Dan Schuler (Public Works Director)……………(385) 466-1079 (cell)
State of Utah Environmental Response……….(801) 536-4123
Utah Division of Water Quality…………………….(801) 538-4123
Weber/Morgan Health Department……………..(801) 591-7168
Bona Vista Water ………………………………………….(801) 621-0474
For after-hours emergencies – sewer backups, storm drain
and ditch issues, or to report spills and illegal dumping, call 801-668-0997
Just a reminder! If the power goes out, please refrain from using the facilities as much as possible. Currently, there are still nine of the seventeen sewer lift stations that do not have an emergency power source. This proves to be a challenge when the power is out.
We are still having a problem with illegal connections! Sump pumps are being tied into the sewer, usually inside of the house. This creates a large amount of water to be pumped and treated, which is a big cost to all of the residents of Plain City. If a sump pump is required at your home, the proper place for the water to drain is into the curb. If there are any questions, please call the office.
We are also experiencing issues with the lift station pumps in some areas. Sometimes cleaning cloths, even the “disposable” ones, have been flushed down the toilet and have become caught in the pumps causing costly problems. Please do not flush anything other than toilet paper. If the sewer pump jams, this could mean a backup in your home. The Public Works Department would appreciate your cooperation, so that won’t happen.
What is stormwater? Stormwater is water from rain, snow, and sleet. It travels down the gutter or off hard surfaces into the storm drain system and/or open drain ditches. Stormwater starts out clean. It is very rarely treated, unlike sewer. It is estimated that one-half of the pollutants in our waterways come from stormwater.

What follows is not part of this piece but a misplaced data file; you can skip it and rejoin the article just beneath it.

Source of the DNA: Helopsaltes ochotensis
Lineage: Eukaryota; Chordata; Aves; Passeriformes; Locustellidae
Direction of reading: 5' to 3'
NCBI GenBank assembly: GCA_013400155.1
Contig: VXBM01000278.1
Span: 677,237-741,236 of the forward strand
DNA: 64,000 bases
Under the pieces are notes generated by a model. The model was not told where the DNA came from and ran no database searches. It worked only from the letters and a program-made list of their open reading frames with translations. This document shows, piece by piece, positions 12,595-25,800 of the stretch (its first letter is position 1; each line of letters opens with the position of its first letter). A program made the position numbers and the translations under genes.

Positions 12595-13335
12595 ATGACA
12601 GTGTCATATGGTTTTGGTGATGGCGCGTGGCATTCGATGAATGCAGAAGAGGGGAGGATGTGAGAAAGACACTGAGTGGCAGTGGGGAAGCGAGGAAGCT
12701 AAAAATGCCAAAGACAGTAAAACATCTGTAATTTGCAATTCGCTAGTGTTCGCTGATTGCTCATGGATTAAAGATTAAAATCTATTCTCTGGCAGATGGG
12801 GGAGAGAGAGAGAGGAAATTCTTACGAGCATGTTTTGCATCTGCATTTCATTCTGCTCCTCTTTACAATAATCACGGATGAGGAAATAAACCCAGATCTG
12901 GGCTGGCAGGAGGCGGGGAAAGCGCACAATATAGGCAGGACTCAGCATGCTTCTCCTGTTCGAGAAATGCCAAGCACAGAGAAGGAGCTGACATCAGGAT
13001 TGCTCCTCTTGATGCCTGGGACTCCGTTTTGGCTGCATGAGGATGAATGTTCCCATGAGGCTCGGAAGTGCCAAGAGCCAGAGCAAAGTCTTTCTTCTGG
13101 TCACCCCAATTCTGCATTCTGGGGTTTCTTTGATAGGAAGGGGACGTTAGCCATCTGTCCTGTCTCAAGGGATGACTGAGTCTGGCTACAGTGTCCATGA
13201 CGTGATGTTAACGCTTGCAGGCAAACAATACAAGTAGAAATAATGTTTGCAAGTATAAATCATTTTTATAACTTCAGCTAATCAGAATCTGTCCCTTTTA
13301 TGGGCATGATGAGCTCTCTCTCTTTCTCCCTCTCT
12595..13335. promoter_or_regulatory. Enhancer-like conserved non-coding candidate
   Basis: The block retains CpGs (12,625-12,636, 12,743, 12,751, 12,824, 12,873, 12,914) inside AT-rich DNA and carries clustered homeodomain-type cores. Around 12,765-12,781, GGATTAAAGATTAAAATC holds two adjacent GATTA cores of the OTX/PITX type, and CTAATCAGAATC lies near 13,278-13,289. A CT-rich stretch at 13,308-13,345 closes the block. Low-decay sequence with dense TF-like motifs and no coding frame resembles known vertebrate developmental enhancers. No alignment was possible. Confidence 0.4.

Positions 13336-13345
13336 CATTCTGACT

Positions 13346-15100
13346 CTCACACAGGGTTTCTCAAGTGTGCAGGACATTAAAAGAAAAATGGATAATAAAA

Where does stormwater end up? Stormwater flows directly into our rivers, creeks, ponds, and lakes. In Plain City, it is a very short distance to these receiving waters. Stormwater collects everything in its path from the open land, roadways, parking lots, construction sites, driveways, gutters, storm drains, and ditches and it all ends up in our rivers, creeks, and lakes.
What can I put in the storm drain? No chemicals of any kind should ever be put into the storm drain system, including gutters, catch basins, ditches, creeks, etc.! When someone does dispose of harmful items (gasoline, oil, antifreeze, paint products, pesticides, herbicides, etc.), they open themselves up to criminal prosecution, as well as a civil action obligating them for the cost of the cleanup. This will include all areas that it may affect downstream.
What about washing my car in the driveway? When washing your vehicles or other equipment, use environmentally safe soaps. Keep the wash water and rinse water on the grass as much as possible.
To reduce the impacts of runoff on urban streams, EPA expanded the Clean Water Act in 1987 to require municipalities to obtain permits for discharges of stormwater runoff. As a result, many communities have adopted regulations requiring developers to install stormwater management practices that reduce the rate and/or volume and remove pollutants from runoff generated on their development sites.